Almost all of the food at Spyce, a fast-casual restaurant which opened its doors in downtown Boston earlier this year, is prepared by robots. The robots must be doing a good job, as evidenced by the fact that Spyce just secured $21 million in Series A funding.
Touted as the world’s first robotic kitchen that cooks complex meals, the company has a storied beginning. The company is said to have been founded by four MIT mechanical engineering students with a keen interest in robotics in the basement of their fraternity in 2015. Applying their technology prowess to restaurant operations, the students developed a solution to automatically dispense ingredients onto a belt of rotating woks, cooking the meals using electromagnetic induction.
The concept presented a nice technology challenge and also addressed the need to meet a college student’s budgetary constraints for dining out, by enabling a restaurant to reduce traditional overhead to the point that healthy food options could be prepared and served at minimal cost. While specialized hardware and software doesn’t come cheap, Spyce has been successful in embracing technology to drive operational efficiencies that minimize costs, and customers are benefitting. Meals start at $7.50, which is slightly less than other bowl-based fast-casual restaurants, and with no guilt about not leaving a tip.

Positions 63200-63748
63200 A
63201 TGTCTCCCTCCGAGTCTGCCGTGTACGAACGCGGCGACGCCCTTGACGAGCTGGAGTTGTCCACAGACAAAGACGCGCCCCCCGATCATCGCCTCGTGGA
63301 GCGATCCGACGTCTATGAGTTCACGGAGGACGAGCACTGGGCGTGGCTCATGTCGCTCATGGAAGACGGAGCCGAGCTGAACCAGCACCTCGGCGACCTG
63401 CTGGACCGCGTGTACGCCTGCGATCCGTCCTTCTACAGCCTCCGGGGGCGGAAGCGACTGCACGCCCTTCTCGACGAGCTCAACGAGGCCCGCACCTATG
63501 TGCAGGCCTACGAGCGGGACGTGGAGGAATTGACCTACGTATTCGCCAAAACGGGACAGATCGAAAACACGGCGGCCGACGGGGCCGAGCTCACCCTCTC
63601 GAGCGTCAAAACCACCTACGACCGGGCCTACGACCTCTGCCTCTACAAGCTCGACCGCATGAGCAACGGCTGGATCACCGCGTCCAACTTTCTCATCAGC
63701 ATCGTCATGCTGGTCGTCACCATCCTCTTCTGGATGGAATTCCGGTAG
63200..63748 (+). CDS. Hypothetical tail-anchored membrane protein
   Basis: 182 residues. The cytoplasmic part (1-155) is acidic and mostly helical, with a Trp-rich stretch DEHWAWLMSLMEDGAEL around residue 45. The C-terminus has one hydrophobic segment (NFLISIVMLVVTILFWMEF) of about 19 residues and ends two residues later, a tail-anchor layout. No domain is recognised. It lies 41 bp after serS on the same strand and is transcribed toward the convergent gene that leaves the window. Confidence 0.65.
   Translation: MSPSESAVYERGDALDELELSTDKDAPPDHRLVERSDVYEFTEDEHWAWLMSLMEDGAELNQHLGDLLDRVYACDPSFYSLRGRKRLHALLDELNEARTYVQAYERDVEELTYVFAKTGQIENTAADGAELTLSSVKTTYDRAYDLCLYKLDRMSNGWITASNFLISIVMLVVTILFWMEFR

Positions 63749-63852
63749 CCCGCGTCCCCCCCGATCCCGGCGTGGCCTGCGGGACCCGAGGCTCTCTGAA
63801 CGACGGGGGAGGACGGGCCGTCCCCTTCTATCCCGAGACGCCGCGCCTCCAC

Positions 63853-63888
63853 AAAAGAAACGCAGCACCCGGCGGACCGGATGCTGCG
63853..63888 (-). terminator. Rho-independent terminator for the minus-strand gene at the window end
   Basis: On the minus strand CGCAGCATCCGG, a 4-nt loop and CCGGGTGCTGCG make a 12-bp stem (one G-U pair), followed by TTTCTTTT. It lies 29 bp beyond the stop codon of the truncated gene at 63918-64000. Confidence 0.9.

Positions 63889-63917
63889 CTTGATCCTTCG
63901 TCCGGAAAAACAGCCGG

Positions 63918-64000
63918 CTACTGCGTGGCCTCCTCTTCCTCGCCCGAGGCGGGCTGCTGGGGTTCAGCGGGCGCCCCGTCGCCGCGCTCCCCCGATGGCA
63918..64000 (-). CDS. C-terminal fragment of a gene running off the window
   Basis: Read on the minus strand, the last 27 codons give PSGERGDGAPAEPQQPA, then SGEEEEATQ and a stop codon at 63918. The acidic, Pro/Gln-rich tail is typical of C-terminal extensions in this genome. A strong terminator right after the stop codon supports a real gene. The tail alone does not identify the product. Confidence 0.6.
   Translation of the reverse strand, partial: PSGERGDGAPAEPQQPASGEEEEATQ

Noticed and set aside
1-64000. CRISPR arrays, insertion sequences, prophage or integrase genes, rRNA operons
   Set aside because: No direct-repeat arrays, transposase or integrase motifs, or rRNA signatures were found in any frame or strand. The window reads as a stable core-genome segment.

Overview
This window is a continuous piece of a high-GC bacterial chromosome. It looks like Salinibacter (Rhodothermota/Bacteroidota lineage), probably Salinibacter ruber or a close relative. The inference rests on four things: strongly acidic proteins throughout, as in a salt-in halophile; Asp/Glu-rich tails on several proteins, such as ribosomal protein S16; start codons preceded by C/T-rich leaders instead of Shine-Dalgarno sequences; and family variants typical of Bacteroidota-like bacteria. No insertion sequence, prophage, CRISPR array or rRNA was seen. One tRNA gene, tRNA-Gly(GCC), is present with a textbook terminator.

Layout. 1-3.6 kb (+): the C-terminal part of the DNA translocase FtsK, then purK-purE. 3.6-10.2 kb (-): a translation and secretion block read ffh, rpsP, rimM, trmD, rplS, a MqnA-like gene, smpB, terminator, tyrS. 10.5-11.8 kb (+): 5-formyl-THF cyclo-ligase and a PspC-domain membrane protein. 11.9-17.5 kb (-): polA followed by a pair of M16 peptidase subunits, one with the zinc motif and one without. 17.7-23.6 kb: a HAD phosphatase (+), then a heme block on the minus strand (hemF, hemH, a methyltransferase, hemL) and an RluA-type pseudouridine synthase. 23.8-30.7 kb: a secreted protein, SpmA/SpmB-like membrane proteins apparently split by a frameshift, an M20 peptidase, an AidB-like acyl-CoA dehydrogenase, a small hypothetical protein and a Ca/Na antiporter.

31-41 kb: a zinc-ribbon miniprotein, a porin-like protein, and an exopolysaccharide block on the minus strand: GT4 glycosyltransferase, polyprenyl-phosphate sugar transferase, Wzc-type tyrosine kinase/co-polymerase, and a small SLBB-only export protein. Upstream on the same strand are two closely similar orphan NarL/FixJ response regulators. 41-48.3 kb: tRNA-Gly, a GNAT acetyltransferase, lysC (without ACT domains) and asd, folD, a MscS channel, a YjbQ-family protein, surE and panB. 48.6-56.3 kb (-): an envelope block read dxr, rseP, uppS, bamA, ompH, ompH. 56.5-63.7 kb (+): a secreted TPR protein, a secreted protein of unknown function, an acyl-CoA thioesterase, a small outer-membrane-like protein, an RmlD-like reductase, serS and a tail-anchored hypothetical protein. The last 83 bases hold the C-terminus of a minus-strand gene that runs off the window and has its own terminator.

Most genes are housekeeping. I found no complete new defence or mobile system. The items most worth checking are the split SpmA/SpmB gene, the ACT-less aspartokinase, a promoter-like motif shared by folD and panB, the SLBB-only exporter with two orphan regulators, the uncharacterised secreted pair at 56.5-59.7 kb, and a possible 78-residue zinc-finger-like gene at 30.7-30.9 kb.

The fresh funding comes from investors that include Collaborative Fund, Maveron and Khosla Ventures. Several celebrity chefs, including Thomas Keller, Jérôme Bocuse, and Gavin Kaysen, also participated in the funding round. Michelin-star chef Daniel Boulud, who has served as the restaurant’s culinary director since the get-go, is also an investor. According to the reports, Spyce intends to use the funds to expand its market presence on the east coast with the opening of several new restaurants.
While the Boston location opened only in May of this year, the restaurant has won a big fan following due largely to technology innovation as well, of course, as the quality and prices of its food. Customers interact with technology from the moment they enter the restaurant, ordering their meals on a touch screen and then waiting as robot chefs cook and prepare it, with only minimal help from their human colleagues.
The restaurant features a variety of vegetable-focused dishes, many of them inspired by cuisine from India, Thailand, Morocco, and Latin America.